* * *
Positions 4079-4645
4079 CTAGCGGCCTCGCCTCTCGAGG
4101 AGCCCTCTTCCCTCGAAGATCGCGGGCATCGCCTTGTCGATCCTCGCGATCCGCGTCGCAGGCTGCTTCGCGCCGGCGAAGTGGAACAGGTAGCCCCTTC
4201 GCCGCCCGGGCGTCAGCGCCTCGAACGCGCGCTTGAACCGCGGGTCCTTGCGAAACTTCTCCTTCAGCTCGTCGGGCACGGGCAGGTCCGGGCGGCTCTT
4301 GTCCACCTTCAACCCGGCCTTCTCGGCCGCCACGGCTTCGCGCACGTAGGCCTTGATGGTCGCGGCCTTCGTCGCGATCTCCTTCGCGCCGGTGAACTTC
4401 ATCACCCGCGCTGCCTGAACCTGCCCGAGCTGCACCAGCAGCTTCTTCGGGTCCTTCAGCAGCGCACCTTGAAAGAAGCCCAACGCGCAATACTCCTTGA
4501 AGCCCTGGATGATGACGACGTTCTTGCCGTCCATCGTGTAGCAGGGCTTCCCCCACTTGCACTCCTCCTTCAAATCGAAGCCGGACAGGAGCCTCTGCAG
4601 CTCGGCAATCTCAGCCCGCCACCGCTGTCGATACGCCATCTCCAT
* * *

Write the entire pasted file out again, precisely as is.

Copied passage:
Positions 4079-4645
4079 CTAGCGGCCTCGCCTCTCGAGG
4101 AGCCCTCTTCCCTCGAAGATCGCGGGCATCGCCTTGTCGATCCTCGCGATCCGCGTCGCAGGCTGCTTCGCGCCGGCGAAGTGGAACAGGTAGCCCCTTC
4201 GCCGCCCGGGCGTCAGCGCCTCGAACGCGCGCTTGAACCGCGGGTCCTTGCGAAACTTCTCCTTCAGCTCGTCGGGCACGGGCAGGTCCGGGCGGCTCTT
4301 GTCCACCTTCAACCCGGCCTTCTCGGCCGCCACGGCTTCGCGCACGTAGGCCTTGATGGTCGCGGCCTTCGTCGCGATCTCCTTCGCGCCGGTGAACTTC
4401 ATCACCCGCGCTGCCTGAACCTGCCCGAGCTGCACCAGCAGCTTCTTCGGGTCCTTCAGCAGCGCACCTTGAAAGAAGCCCAACGCGCAATACTCCTTGA
4501 AGCCCTGGATGATGACGACGTTCTTGCCGTCCATCGTGTAGCAGGGCTTCCCCCACTTGCACTCCTCCTTCAAATCGAAGCCGGACAGGAGCCTCTGCAG
4601 CTCGGCAATCTCAGCCCGCCACCGCTGTCGATACGCCATCTCCAT